Debut albums are meant to be introductory pieces for listeners to get to know artists and bands. Especially for musicians who self release their music, these debuts should not be expected to be polished. But for 23-year-old singer/songwriter Calvin Harris, the opposite is true. Self-producing his debut I Created Disco Calvin has managed to compose a well-made, yet still very raw, collection of catchy and danceable tunes related to a genre that I have never heard of till Calvin — electroclash.
Right from the start with “Merry Making At My Place” (video), you notice that the most important aspects of the Calvin’s music are the beats and the rhythms because, in electronica especially, they set a firm foundation and allow for a limitless exploration of accompanying lyrics and sounds.
Calvin experiments with a variety of beats and the result is that no two songs sound alike. They all differ in a way that you’d think this was a compilation of many different artists. The title track has an interesting European feel in the vein of Depeche Mode meets Kraftwerk, while the laser blaster sounds of “Neon Rocks” takes you back to the original Nintendo games of 8-bit yesteryear. He even steps it up a notch with his very soulful, porno-sounding “Loves Souvenir” that keeps you guessing as to when Isaac Hayes will smooth talk a few words.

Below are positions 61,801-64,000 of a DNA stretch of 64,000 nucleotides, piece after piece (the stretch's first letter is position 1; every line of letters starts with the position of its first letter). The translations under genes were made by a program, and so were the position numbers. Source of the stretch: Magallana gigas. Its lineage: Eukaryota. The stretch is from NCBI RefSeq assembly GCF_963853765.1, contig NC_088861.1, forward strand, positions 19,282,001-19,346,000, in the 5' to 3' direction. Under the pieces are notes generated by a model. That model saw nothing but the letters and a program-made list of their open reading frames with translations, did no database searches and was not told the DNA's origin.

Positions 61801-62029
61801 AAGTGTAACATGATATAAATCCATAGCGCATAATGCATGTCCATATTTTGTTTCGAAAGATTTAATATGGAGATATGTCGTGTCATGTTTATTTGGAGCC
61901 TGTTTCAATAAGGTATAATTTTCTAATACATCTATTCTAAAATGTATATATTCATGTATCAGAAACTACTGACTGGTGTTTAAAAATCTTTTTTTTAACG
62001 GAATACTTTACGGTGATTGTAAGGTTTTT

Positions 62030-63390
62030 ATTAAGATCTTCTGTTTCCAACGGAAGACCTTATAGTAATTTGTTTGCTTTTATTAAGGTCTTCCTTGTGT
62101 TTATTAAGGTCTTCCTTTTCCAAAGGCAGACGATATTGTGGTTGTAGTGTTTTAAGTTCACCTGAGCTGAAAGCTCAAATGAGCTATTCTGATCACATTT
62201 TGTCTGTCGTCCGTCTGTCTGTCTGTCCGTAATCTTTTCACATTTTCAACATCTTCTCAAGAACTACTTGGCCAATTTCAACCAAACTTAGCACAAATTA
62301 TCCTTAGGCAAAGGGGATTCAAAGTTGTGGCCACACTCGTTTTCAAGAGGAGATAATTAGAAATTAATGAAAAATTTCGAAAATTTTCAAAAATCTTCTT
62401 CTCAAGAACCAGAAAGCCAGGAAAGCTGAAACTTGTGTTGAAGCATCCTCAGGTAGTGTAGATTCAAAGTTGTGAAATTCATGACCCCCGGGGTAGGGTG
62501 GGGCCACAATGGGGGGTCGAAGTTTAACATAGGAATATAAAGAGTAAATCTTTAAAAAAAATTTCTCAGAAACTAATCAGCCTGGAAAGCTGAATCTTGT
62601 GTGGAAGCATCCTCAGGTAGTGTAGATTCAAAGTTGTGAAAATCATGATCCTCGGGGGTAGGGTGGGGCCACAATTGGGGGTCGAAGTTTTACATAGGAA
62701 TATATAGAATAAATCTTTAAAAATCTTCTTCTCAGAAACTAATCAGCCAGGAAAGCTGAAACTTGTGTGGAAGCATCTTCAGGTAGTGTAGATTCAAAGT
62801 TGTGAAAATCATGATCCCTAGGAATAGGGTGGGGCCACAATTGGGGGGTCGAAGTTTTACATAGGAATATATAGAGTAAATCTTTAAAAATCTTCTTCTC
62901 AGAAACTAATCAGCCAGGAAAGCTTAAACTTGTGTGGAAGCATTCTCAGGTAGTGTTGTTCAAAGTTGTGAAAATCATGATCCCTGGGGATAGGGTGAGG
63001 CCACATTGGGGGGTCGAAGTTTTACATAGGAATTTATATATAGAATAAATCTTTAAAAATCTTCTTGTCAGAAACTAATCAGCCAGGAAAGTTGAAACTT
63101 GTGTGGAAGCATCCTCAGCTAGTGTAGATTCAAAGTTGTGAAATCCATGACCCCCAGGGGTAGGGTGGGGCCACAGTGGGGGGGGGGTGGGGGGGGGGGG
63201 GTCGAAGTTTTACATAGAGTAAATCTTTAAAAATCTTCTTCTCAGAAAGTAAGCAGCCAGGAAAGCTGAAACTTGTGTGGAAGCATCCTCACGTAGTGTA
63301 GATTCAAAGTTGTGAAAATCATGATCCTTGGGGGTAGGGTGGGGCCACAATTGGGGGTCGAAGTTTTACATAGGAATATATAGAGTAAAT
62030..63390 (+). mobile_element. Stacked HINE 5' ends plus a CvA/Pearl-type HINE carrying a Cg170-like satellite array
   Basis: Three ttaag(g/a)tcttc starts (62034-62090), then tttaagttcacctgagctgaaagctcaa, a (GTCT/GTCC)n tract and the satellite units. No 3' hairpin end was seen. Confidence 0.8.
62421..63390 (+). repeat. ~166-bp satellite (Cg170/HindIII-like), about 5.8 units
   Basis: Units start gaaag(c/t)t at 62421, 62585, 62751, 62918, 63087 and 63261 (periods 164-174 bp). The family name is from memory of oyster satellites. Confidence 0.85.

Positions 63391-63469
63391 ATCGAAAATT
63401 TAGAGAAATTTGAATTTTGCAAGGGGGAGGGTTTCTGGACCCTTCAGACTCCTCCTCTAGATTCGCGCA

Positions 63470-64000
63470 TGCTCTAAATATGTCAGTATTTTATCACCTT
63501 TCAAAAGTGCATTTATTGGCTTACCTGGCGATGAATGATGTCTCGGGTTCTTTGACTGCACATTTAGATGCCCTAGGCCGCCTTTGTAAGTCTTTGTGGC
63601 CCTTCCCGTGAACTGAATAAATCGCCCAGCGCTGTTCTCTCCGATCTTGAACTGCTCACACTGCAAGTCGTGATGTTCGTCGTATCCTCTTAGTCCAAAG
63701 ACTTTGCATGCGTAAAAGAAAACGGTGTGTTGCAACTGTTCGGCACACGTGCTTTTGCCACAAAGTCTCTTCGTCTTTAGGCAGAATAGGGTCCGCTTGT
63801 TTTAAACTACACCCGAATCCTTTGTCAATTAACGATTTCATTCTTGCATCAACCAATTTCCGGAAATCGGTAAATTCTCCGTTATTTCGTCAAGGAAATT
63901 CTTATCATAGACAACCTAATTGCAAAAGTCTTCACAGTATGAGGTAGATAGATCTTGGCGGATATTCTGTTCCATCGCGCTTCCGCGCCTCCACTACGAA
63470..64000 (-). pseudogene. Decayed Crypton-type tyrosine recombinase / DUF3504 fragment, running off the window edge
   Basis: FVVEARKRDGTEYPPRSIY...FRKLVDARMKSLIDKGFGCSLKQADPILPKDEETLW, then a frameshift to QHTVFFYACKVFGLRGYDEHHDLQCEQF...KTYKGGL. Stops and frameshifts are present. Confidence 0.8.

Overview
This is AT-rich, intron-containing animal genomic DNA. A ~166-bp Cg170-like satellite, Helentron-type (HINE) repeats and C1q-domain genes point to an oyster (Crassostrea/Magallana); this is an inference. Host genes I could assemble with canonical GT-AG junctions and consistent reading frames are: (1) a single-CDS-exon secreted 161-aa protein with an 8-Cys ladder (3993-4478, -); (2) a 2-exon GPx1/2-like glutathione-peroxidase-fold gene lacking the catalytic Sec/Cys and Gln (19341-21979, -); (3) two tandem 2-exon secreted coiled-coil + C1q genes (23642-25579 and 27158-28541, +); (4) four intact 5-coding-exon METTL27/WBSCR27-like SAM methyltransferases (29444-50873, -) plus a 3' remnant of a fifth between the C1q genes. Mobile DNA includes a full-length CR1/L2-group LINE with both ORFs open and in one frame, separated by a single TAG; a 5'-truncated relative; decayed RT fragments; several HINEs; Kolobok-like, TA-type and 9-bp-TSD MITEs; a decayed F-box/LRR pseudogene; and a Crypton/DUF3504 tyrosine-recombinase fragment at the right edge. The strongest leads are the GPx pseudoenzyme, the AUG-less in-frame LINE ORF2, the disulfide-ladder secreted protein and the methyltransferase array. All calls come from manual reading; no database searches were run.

There’s an odd simplicity to Calvin’s music, despite the obvious complexity to his mixing of the many vocal and sound tracks. His anthem-like “This Is The Industry” is surprisingly appealing despite just having a fairly basic framing electronic beat with the repeating “this is the industry” chant. He is even bold enough to forgo lyrics altogether with the vocal-less, Ratatat-esque “Certified.”
The highlight of I Created Disco is his infectious ode to females everywhere in “The Girls.” He uses an array of singing techniques to convey that he “likes them tall girls” and those girls “carrying a little bitty weight” periodically dotted in-between a chorus that you can’t help but wave your arms up and down through the air to. Although to be fair, you can do that with pretty much the entire album.
Listen to “Acceptable In The 80’s”.